Geological Survey Division Pamplet 7 By Steven E. Wilson Lansing, Michigan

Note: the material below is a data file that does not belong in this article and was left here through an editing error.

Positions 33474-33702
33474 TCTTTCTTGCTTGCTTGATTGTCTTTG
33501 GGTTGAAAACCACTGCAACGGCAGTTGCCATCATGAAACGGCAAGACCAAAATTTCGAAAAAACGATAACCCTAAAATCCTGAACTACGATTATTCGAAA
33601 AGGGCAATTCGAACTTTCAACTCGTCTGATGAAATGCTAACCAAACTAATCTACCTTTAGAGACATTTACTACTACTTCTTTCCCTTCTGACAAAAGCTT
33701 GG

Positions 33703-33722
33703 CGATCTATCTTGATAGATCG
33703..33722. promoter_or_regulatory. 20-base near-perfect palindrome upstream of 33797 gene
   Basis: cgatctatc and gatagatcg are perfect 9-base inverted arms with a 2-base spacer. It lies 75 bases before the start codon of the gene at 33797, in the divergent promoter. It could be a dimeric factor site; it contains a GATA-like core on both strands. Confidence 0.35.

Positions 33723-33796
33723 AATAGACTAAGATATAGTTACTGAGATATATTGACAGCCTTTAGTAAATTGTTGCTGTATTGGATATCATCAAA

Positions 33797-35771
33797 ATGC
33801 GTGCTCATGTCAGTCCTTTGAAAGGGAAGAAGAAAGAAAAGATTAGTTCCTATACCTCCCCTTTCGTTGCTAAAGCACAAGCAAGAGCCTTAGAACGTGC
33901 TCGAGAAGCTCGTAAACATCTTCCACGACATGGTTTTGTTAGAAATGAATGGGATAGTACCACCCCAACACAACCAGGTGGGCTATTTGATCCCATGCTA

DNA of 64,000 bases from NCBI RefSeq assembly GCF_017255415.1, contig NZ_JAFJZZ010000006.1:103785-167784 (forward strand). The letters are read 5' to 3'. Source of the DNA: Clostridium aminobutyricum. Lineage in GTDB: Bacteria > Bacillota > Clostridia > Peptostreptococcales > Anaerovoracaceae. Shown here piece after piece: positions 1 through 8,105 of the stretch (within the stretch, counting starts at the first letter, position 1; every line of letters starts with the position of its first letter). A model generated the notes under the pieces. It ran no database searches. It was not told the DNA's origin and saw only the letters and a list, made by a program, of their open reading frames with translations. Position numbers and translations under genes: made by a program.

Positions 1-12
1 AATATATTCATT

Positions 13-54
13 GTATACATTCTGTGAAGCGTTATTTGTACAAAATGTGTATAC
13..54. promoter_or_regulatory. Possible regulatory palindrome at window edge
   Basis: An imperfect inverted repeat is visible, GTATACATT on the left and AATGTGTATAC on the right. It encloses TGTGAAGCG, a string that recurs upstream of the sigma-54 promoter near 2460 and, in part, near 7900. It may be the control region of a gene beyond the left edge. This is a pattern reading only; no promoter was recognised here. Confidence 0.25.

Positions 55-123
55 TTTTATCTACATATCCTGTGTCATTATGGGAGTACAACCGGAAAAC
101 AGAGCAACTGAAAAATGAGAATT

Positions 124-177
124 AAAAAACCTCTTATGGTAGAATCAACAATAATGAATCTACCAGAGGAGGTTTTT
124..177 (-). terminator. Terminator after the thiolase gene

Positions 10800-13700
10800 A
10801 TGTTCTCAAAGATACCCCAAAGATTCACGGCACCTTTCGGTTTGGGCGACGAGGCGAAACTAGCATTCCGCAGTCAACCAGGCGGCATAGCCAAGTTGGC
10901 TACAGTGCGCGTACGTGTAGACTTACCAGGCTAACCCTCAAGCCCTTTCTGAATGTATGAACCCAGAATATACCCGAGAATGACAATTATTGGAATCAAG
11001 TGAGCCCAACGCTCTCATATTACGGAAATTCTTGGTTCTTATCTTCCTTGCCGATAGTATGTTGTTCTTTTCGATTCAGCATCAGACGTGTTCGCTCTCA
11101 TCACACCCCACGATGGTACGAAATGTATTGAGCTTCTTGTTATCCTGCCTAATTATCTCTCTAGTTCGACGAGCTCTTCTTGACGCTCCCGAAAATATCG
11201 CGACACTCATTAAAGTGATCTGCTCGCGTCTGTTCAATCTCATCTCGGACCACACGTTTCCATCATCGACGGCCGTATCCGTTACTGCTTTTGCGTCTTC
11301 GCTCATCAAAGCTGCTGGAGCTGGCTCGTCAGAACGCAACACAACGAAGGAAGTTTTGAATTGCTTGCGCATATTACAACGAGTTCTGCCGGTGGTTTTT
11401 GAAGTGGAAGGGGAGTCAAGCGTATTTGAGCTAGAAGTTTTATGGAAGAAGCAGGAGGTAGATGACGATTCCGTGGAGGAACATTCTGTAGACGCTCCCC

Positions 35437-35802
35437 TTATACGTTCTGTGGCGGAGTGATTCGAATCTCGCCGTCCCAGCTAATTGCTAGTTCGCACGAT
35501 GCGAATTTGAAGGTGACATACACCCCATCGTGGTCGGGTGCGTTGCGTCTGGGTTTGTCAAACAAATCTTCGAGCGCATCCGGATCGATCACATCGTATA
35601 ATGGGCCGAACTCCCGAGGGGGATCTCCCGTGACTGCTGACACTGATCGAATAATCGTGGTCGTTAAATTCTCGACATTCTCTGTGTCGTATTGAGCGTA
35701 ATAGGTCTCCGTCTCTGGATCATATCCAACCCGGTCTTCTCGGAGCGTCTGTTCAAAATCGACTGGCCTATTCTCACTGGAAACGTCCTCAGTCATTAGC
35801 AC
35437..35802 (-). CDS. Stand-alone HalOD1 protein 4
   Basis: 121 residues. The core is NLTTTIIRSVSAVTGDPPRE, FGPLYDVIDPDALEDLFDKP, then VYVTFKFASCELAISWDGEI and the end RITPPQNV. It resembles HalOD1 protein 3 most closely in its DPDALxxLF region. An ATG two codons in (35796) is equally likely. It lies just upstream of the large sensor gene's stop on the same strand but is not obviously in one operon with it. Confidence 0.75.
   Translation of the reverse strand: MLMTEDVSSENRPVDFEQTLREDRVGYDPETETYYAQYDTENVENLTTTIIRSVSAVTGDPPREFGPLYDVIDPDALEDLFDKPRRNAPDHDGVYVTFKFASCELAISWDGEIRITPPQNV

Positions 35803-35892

Copyright © 2001 by the Michigan Department of Environmental Quality (DEQ) Geological Survey Division (GSD). The DEQ GSD grants permission to publish or reproduce this document, all or in part, for non-profit purposes. The contents of this electronic document (whole or in part) can be used if, and only if, additional fees are not associated with the use or distribution of this document and credit is given to the DEQ GSD and the author(s). This copyright statement must appear in any and all electronic or print documents using this file or any part thereof. Geological Survey Division character it is the subject of many in-depth technical reports. This pamphlet is designed to introduce Pamplet 7 Michigan's Sand Dunes to you. AN MICHIGAN’S STUDY OF COASTAL SAND DUNE MINING IN MICHIGAN WHAT IS SAND? By Steven E. Wilson Lansing, Michigan, 1979, 2000 Before we try to describe a sand dune, we need to know what sand is. This question does not have a Copyright © 2001 by the Michigan Department of Environmental simple answer. The designation "sand" does not refer Quality (DEQ) Geological Survey Division (GSD). The DEQ GSD grants permission to publish or reproduce this document, all or in to how the material was formed or what it is made of. part, for non-profit purposes. The contents of this electronic Sand can, and does, come from all three major rock document (whole or in part) can be used if, and only if, additional types: igneous, metamorphic, and sedimentary. Sand fees are not associated with the use or distribution of this can be primarily one mineral or material, or it can be a document and credit is given to the DEQ GSD and the author(s). This copyright statement must appear in any and all electronic mixture. However, in the most general sense sand is or print documents using this file or any part thereof. considered any loose, granular material having grains which are sand sized. Technically, sand is restricted to particles ranging from 0.0625 to 2.0 millimeters in Table of Contents diameter. That is a vast range of sizes. Many people have tried to define sand more precisely. It should be kept in mind that characteristics of sand may vary INTRODUCTION...... 2 greatly within a deposit. WHAT IS SAND?...... 2 Additional confusion arises because the term sand is used to describe a deposit or area, regardless of WHAT ARE SAND DUNES?...... 2 particle size. To a geologist the term would be HOW ARE SAND DUNES FORMED? ...... 2 improperly used if 50 percent or more of the grains are not sand size. In summary, it should be pointed out WHERE DO WE FIND SAND DUNES? ...... 4 that there are more than 100 terms which apply to WHY ARE SAND DUNES FOUND IN sand and sandstone (the major rock formed from MICHIGAN? ...... 6 sand). DUNE CYCLES...... 7 WHAT ARE SAND DUNES? USES OF DUNE SAND ...... 8 Sand dunes are mounds of windblown sand which vary DUNE ENVIRONMENT...... 9 greatly in size, from less than one meter to tens of SELECTED BIBLIOGRAPHY...... 11 meters high. The size depends upon the supply of sand. There is even greater variation in the area OTHER THINGS TO LOOK FOR AT THE DUNES 12 covered by dunes. In Michigan, the smallest dimension is usually the distance from the shore inland. Many of the more recognizable dune forms are INTRODUCTION ridges or complexes of mounds or crescents. The shape of individual dunes is equally variable. Shape More and more, "natural resource" is becoming a relates to the direction and strength of the wind forming household word. Increasingly, we have become aware it, as well as to the amount of sand available. of the importance of our natural resources and some of the problems relating to wise resource development, management and use. A major point to remember is HOW ARE SAND DUNES FORMED? that some resources are non-renewable. That is, they cannot be replaced, replanted or regrown. In Sand dunes can and do form in many areas. However, Michigan, one non-renewable resource is commonly some requirements must be met. Required elements overlooked - or even taken for granted. The resource are: I) a source of dry sand, 2) a means to sort and is sand. In particular, sand dune sand. Sand dunes transport the sand, and 3) a land area on which to are a natural wonder with beauty and majesty all their deposit the sand. Recent studies indicate that a supply own. However, when you know more about the dunes, of dry sand is the most important factor. The means of they take on even greater significance. Once you learn transporting and sorting are not rare or out of the about the complex, dynamic dune ecosystem, you will ordinary. Running water and normal winds can do this. appreciate dunes even more. Because of the high Strong winds or water action cannot initiate dune demand for Michigan dune sand and its unique formation without a supply of sand. As mentioned, the size and shape of a dune depend on the wind and MI DEQ GSD - Michigan’s Sand Dunes - PA 07.PDF page 2 of 12 amount of sand available. The amount of sand being equal, wind conditions have a strong influence on the shape of a dune field. Constant winds tend to form more regularly shaped dunes or even long ridges. Irregular or changing wind directions result in irregular- shaped dunes. The sand making up Michigan's dunes is almost all one mineral - quartz. However, there are dunes elsewhere in the world which are made primarily of other minerals, such as calcite or gypsum. Because sand dunes are wind-laid deposits, they are formed in layers (stratified). Furthermore, the general shape of a En echelon and overlapping dunes